These officials then may be able to do something about the concerns that were expressed. This turned out to work very well for the city and ended up creating a good working relationship among the different sectors and levels of society. At these meetings different business in the community shared their needs and ideas about the direction they wanted their communities to go in.

“It was nice to see that the public officials are finally taking interest in hearing the ideas of the businesses in our area. Being such a valuable asset to the localized area we definitely wanted our voices to be heard. Overall the impacts of this inclusionary planning has done wonders for the local community. Connected us in so many various ways. It’s unreal!” Bagel Superstar Owner Maria Tinkle said.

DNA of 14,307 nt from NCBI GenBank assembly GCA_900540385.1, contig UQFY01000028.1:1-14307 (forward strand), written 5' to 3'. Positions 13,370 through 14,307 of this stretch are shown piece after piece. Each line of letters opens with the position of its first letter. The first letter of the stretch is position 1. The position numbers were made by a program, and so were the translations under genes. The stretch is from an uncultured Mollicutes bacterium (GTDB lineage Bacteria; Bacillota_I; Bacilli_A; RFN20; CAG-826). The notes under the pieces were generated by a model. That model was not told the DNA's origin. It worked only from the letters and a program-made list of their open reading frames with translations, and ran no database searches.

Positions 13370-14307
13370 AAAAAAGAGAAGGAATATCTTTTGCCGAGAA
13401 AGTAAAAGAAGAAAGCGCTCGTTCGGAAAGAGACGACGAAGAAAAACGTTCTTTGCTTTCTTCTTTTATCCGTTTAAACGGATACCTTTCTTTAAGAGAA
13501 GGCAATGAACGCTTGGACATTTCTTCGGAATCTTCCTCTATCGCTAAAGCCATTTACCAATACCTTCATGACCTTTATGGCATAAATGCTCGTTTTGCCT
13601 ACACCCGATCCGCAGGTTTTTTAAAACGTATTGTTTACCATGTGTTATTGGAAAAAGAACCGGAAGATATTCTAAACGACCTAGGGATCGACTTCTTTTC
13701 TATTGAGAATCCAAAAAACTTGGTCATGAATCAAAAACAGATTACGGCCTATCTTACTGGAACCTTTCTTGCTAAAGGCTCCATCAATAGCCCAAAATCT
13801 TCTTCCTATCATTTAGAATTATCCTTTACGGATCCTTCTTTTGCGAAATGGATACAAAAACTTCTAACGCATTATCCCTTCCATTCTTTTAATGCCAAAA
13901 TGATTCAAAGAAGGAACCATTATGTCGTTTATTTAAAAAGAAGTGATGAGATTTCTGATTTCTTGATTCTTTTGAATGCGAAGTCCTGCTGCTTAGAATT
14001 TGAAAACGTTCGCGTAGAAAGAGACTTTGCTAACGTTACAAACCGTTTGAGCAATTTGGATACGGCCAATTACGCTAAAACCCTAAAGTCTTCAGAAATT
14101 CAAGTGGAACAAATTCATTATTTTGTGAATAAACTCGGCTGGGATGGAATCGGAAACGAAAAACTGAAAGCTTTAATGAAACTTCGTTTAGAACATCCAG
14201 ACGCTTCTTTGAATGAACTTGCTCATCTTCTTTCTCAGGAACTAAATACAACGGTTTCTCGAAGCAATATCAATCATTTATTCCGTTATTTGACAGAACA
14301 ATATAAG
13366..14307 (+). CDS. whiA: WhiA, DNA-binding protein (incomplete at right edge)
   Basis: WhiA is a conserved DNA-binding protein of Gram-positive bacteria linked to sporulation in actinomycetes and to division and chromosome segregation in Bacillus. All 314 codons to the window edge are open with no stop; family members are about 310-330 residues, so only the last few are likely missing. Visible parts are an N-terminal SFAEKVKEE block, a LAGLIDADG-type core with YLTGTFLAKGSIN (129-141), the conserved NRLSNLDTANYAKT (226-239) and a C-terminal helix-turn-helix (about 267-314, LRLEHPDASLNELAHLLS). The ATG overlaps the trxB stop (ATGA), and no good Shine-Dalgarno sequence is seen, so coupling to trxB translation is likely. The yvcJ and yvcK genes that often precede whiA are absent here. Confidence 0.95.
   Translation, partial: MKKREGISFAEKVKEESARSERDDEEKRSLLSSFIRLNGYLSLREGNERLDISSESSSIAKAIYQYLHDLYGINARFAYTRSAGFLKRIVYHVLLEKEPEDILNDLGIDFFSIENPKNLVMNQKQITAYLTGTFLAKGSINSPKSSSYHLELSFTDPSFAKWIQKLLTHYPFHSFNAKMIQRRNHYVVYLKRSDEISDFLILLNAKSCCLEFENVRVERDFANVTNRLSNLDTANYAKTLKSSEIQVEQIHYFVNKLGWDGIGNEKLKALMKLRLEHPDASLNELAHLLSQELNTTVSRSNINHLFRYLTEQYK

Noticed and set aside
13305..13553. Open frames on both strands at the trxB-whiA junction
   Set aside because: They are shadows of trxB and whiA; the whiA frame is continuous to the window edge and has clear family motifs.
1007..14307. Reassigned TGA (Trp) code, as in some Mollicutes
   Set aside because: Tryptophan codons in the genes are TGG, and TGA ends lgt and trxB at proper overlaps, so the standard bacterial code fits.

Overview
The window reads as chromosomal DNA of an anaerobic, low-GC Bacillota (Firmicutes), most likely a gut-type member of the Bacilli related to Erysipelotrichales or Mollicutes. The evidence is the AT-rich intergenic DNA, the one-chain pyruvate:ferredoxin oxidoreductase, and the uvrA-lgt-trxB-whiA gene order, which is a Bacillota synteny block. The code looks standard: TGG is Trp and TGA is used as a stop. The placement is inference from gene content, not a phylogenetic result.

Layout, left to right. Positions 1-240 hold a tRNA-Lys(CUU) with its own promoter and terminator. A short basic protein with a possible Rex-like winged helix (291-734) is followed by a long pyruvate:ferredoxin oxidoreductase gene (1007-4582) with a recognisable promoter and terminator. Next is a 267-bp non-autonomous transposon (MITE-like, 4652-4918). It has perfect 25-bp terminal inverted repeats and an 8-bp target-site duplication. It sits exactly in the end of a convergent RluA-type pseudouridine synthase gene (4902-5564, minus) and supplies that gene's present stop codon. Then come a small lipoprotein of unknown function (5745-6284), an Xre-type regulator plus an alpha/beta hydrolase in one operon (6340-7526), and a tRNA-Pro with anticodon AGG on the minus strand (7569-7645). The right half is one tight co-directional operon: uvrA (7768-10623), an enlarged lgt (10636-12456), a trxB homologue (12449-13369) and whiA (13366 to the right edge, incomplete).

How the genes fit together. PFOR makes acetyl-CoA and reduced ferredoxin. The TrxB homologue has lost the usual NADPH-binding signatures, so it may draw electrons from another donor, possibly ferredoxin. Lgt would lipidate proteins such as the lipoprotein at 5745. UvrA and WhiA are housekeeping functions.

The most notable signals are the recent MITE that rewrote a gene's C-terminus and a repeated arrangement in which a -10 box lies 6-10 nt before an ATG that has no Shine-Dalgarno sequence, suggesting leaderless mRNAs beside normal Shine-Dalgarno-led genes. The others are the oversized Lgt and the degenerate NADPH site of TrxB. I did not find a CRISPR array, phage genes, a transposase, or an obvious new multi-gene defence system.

Another great involvement method that went into action were the creation of street block unions. Street block unions are businesses that had ownership over designated street blocks. When these businesses were taxed, a small amount of the taxation would go into a pool of money that was to be used freely by the unions. The unions then used that money in a way that bettered their communities. Whether that meant retrofitting buildings, creating public open space or organizing neighborhood meetings.

Small business owner John Davis owns a smoke shop located in one of the designated street blocks that is part of the street block union. Though his building was awfully ran down and had gotten a lot of negative feedback from the community the implementation of the street block union helped him retrofit and fix up his story to little or no cost to him.